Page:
The Kite Runner (2003) – “The unforgettable, heartbreaking story of the unlikely friendship between a wealthy boy and the son of his father’s servant, caught in the tragic sweep of history, The Kite Runner transports readers to Afghanistan at a tense and crucial moment of change and destruction. A powerful story of friendship, it is also about the power of reading, the price of betrayal, and the possibility of redemption; and an exploration of the power of fathers over sons—their love, their sacrifices, their lies” (x).

The Girl with the Dragon Tattoo (2005) – This book is the first in the Millennium series and it’s so, SO good. The movies can’t do it justice. “Harriet Vanger, a scion of one of Sweden’s wealthiest families disappeared over forty years ago. All these years later, her aged uncle continues to seek the truth. He hires Mikael Blomkvist, a crusading journalist recently trapped by a libel conviction, to investigate. He is aided by the pierced and tattooed punk prodigy Lisbeth Salander. Together they tap into a vein of unfathomable iniquity and astonishing corruption” (x).

Wolf Totem (2004) – Unlike the other books here, I had never heard of this one before I did my research for this post. “Part period epic, part fable for modern days, Wolf Totem depicts the dying culture of the Mongols–the ancestors of the Mongol hordes who at one time terrorized the world–and the parallel extinction of the animal they believe to be sacred: the fierce and otherworldly Mongolian wolf” (x).

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The Shadow of the Wind (2001) – This book is definitely beautifully written, but I personally didn’t like it. I couldn’t even make it halfway before I decided to stop reading it. And I have probably given up reading fewer than 10 books in my life. “Barcelona, 1945: A city slowly heals in the aftermath of the Spanish Civil War, and Daniel, an antiquarian book dealer’s son who mourns the loss of his mother, finds solace in a mysterious book entitled The Shadow of the Wind, by one Julián Carax. But when he sets out to find the author’s other works, he makes a shocking discovery: someone has been systematically destroying every copy of every book Carax has written. In fact, Daniel may have the last of Carax’s books in existence. Soon Daniel’s seemingly innocent quest opens a door into one of Barcelona’s darkest secrets–an epic story of murder, madness, and doomed love” (x).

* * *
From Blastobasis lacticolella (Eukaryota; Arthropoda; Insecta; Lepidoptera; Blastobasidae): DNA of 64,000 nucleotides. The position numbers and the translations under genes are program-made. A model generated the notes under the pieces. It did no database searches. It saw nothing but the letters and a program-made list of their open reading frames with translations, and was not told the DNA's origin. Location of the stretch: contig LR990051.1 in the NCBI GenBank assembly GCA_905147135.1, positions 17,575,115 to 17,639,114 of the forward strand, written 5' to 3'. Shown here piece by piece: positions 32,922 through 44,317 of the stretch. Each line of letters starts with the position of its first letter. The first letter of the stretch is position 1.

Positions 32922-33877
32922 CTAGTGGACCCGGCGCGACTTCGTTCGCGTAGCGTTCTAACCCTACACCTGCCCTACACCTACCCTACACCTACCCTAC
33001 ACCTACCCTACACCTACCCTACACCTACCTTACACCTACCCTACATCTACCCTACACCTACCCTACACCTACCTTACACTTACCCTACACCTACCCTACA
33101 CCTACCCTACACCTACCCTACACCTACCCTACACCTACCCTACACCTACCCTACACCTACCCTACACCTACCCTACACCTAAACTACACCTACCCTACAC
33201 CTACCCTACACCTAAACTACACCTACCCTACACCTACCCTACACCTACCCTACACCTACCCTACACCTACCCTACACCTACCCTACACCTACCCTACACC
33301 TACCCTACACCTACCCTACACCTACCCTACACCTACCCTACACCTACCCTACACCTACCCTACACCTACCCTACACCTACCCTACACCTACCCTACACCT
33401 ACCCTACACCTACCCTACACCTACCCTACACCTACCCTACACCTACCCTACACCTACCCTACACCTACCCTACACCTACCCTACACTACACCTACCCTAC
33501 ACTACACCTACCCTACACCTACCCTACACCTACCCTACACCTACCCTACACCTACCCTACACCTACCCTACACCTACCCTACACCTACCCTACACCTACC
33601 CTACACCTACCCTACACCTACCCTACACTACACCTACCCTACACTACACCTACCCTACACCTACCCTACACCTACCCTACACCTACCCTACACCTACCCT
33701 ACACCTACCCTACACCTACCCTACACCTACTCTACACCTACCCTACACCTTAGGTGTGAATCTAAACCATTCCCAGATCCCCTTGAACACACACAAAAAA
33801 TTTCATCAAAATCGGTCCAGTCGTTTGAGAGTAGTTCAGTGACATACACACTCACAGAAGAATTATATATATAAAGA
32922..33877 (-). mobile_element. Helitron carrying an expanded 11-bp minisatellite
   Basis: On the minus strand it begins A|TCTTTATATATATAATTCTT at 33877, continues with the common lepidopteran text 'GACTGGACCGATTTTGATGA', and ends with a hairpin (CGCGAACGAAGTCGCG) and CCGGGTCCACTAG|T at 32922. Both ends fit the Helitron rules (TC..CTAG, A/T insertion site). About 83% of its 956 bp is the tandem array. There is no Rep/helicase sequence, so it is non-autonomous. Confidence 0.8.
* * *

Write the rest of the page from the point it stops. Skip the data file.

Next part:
The Shack (2007) – “Mackenzie Allen Philips’ youngest daughter, Missy, has been abducted during a family vacation and evidence that she may have been brutally murdered is found in an abandoned shack deep in the Oregon wilderness. Four years later in the midst of his Great Sadness, Mack receives a suspicious note, apparently from God, inviting him back to that shack for a weekend. Against his better judgment he arrives at the shack on a wintry afternoon and walks back into his darkest nightmare. What he finds there will change Mack’s world forever. In a world where religion seems to grow increasingly irrelevant The Shack wrestles with the timeless question, ‘Where is God in a world so filled with unspeakable pain?'” (x).

The Lovely Bones (2002) – This is another one that I want to reread soon! “‘My name was Salmon, like the fish; first name, Susie. I was fourteen when I was murdered on December 6, 1973.’ So begins the story of Susie Salmon, who is adjusting to her new home in heaven, a place that is not at all what she expected, even as she is watching life on earth continue without her — her friends trading rumors about her disappearance, her killer trying to cover his tracks, her grief-stricken family unraveling. Out of unspeakable tragedy and loss, THE LOVELY BONES succeeds, miraculously, in building a tale filled with hope, humor, suspense, even joy” (x).

How many of these books have you read?

Like this post? Check out:

2018 Recent Reads: October-December, My 2019 TBR List, Most Popular Books Published in 2018, 31 Historical Fiction Novels That Will Take You Back in Time